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Building an Argument

An argument is "a reason or reasons why you support or oppose an idea or suggestion, or the process of explaining these reasons" (Cambridge University Press, n.d., para. 2).  Please see below for more information on building an argument in your academic writing.

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Reference

Cambridge University Press. (n.d.). Argument. Cambridge dictionary. Retrieved February 24, 2021, from https://dictionary.cambridge.org/dictionary/english/argument

When you start building an argument, you need to decide whether you're going to use deductive or inductive reasoning to prove your point.

Arguments are everywhere

You may be surprised to hear that the word “argument” does not have to be written anywhere in your assignment for it to be an important part of your task. In fact, making an argument—expressing a point of view on a subject and supporting it...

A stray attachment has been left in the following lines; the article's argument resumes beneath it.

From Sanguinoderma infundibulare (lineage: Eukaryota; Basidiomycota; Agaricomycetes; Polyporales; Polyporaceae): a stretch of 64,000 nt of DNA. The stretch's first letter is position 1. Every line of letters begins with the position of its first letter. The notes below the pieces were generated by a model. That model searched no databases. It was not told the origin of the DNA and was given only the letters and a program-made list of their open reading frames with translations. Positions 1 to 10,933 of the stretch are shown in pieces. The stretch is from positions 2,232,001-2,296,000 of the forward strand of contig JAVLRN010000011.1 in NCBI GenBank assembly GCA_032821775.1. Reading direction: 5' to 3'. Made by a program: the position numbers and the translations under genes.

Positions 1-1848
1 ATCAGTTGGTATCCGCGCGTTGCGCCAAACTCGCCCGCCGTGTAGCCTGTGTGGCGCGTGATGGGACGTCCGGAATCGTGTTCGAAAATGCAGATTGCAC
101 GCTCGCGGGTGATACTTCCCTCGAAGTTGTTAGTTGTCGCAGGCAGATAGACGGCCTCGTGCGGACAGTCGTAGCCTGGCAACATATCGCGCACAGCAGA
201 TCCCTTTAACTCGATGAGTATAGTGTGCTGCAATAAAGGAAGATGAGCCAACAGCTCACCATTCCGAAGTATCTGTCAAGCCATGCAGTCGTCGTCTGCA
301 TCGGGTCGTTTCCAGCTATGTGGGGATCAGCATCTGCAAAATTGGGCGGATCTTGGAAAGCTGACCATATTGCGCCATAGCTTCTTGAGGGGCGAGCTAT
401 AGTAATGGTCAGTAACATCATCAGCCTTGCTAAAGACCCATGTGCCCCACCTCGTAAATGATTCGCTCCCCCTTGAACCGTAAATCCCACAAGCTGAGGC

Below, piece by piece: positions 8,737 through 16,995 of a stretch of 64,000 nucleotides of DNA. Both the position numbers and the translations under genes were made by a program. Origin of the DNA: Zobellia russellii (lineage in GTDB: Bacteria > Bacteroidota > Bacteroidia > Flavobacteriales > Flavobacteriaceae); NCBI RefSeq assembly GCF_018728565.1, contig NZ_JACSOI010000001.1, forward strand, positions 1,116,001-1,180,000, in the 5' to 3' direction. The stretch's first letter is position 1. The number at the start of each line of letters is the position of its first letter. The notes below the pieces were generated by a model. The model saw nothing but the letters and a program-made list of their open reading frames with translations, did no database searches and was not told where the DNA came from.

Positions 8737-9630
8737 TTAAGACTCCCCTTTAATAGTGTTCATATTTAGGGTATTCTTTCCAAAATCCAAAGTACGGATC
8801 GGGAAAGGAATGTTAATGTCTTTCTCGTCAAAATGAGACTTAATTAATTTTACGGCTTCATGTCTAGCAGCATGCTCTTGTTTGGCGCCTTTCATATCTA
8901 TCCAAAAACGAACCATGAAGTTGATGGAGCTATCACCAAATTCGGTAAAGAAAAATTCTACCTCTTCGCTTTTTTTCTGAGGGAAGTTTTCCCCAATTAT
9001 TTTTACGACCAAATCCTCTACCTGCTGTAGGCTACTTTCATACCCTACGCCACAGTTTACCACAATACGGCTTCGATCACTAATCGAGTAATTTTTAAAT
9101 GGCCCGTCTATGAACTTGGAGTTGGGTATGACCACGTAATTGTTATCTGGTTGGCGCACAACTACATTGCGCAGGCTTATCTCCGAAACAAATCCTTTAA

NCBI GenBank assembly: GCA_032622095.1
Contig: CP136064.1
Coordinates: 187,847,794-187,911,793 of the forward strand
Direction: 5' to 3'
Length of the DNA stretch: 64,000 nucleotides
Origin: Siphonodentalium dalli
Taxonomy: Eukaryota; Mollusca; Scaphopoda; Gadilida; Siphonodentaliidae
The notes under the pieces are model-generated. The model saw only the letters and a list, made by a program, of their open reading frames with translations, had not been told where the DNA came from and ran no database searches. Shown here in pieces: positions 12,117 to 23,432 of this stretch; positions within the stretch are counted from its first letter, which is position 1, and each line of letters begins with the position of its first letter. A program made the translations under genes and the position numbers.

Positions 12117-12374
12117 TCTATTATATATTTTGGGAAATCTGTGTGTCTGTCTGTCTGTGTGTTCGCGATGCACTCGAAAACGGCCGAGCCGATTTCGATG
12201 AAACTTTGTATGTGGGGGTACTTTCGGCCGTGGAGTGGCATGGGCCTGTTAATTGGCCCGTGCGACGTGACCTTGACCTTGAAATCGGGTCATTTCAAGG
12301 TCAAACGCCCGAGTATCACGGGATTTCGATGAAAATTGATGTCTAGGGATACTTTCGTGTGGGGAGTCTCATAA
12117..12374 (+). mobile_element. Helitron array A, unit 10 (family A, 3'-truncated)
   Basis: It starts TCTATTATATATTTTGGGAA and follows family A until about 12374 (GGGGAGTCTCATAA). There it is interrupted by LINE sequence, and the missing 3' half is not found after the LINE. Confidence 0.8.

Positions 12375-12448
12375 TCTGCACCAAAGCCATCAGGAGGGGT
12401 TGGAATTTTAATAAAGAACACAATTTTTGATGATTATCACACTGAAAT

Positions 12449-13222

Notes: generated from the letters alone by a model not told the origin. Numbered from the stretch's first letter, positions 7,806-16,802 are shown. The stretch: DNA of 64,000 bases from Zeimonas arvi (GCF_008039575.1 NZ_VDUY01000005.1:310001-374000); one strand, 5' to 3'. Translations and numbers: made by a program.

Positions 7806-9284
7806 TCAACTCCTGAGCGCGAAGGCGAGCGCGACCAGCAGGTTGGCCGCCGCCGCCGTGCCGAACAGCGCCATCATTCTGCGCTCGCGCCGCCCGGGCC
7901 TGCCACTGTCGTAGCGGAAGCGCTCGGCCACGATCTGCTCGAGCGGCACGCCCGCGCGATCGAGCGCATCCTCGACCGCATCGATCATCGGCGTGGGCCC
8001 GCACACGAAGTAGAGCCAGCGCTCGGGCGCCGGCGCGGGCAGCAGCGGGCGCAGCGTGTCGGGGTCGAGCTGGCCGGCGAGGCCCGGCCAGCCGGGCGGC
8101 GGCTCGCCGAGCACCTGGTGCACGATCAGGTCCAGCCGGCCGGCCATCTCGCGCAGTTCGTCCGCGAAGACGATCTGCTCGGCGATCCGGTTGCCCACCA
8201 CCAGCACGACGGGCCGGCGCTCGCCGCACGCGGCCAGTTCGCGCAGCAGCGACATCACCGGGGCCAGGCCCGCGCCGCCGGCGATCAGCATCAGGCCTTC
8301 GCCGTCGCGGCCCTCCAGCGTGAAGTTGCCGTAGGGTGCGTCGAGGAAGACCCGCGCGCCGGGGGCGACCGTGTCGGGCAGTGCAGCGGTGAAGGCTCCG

A fallacy is "an idea that a lot of people think is true but is in fact false" (Cambridge University Press, n.d., para. 1). Fallacies weaken arguments and in doing so, weaken the overall strength of your paragraph or assignment.

There are five common categories of fallacies:

Dr. Gilbert Wilkes, who formerly taught in the RRU Professional Communications program, kindly gave permission for his "liber.rhetoriae" to be posted within this topic. Dr. Wilkes' expertise in rhetoric shines through in his writing, and it's an excellent resource to refer to (and an interesting...

Counterarguments take a position in support of ideas that oppose your own argument. Usually, counterarguments respond to an argument by challenging one or more of its claims. Discussing counterarguments then shows both why the conclusion of a paper is ultimately correct, as well as why serious...